Candidate Blumenthal in the sixties: Communism not ‘radical’
While a student at Harvard during the sixties, Richard Blumenthal, now the Democratic candidate for Senate in Connecticut, penned a magazine article about a well-known student Vietnam-era protest group, writing that “communism is no longer radical.”
But was this article an example of objective reporting, or an expression of Blumenthal’s personal views?
Marla Romash, a spokeswoman for the campaign, said Blumenthal was not expressing his own beliefs, and has never believed in that statement about communism. “He was reporting on the views of others,” she said.
The quote comes from a 1967 piece, obtained by The Daily Caller, that Blumenthal wrote in The Nation about Students for a Democratic Society (SDS), a group protesting what they said was a “cruel and senseless” war in Vietnam.
“Communism is no longer radical,” Blumenthal wrote in a paragraph about the “weaknesses of SDS ideology” shortly before his spring graduation from Harvard. He wrote that communism “aims to get power through the electoral process–in other words, working within the system–and supports liberal measures such as Social Security and Medicare.”
Blumenthal, now the attorney general of Connecticut, wrote in the same piece that neither the “present Communist Party nor the Progressive Labor Party (Maoist) comprehends the real needs and problems of modern Americans.” At the time of his writing of the article, he had also authored stories for The Washington Post and oversaw editorial writing at The Harvard Crimson campus newspaper.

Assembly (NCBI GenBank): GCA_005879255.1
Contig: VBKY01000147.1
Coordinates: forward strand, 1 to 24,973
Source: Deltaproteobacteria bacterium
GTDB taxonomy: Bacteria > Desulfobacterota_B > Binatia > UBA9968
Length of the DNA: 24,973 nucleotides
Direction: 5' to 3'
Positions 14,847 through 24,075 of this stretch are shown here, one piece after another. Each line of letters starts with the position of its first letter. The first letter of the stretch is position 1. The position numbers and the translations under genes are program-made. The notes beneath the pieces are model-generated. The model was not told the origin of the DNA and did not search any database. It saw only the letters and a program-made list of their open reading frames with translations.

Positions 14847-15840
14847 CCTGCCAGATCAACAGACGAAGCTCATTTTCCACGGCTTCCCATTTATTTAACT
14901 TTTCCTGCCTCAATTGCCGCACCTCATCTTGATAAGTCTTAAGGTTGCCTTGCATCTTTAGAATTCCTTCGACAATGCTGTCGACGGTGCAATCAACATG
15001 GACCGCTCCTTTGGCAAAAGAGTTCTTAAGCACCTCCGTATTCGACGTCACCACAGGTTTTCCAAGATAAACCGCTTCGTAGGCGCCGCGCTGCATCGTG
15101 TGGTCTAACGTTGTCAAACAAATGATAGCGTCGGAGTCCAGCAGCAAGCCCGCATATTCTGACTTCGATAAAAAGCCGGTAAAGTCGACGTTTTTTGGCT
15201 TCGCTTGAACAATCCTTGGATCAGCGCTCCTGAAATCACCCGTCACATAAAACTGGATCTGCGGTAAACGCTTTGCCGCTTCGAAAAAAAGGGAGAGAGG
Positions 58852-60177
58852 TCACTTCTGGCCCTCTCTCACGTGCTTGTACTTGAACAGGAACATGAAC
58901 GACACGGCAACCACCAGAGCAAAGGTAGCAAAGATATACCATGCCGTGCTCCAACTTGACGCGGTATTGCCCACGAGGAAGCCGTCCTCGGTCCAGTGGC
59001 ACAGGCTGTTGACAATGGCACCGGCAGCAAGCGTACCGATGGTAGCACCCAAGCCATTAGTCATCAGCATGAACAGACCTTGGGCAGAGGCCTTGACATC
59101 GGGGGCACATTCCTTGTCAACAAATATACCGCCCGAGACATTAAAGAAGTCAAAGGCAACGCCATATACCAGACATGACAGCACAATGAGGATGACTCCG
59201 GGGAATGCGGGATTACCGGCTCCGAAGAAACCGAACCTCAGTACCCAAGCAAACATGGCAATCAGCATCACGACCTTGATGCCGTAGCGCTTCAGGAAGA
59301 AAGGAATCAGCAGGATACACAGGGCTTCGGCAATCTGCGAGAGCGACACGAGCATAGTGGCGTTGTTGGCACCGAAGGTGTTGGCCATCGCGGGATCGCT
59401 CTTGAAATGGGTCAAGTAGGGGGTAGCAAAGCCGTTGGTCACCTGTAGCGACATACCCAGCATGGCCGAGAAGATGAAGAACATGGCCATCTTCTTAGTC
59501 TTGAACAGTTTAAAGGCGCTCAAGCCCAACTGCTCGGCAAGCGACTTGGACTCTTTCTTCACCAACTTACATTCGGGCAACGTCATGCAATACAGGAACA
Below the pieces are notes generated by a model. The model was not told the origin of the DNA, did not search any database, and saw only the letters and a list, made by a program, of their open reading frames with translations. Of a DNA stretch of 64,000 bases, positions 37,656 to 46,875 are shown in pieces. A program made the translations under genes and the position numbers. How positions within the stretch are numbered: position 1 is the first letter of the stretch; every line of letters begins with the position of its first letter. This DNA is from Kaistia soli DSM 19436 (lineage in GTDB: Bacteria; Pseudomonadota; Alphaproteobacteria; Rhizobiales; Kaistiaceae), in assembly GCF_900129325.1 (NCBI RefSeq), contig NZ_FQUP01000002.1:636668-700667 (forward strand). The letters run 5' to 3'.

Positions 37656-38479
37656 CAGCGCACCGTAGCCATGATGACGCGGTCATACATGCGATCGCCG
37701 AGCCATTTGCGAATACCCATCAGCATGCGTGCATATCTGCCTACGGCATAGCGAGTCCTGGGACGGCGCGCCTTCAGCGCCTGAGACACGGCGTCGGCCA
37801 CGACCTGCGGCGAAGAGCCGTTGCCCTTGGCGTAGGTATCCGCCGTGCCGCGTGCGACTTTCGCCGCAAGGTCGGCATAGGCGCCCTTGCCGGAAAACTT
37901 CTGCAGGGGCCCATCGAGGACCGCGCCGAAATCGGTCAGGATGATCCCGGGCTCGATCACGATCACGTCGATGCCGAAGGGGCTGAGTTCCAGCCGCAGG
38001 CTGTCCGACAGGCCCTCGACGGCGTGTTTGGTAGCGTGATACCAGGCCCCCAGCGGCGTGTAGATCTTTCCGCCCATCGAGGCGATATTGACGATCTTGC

Whatever Blumenthal’s views of communism at the time, within a couple of years he has decidedly joined the mainstream. In 1969, Life magazine profiled Blumenthal as a young White House aide to Daniel Moynihan. The 23-year-old is described as a privileged Phi Beta Kappa, Harvard grad inspired by President Kennedy, who works “only about 50 full paces up and east to the door of the Oval Office.”
“If he were not there, he confesses, at least part of his considerable intelligence probably would be employed protesting this political system which now keeps so many distant,” the article’s author, Hugh Sidey, wrote in “A Patriot in the Basement.”
Blumenthal’s activities during the 1960s have been the subject of national controversy, after he was caught on tape falsely claiming to have served in Vietnam. Blumenthal has maintained that he unintentionally misspoke during those instances.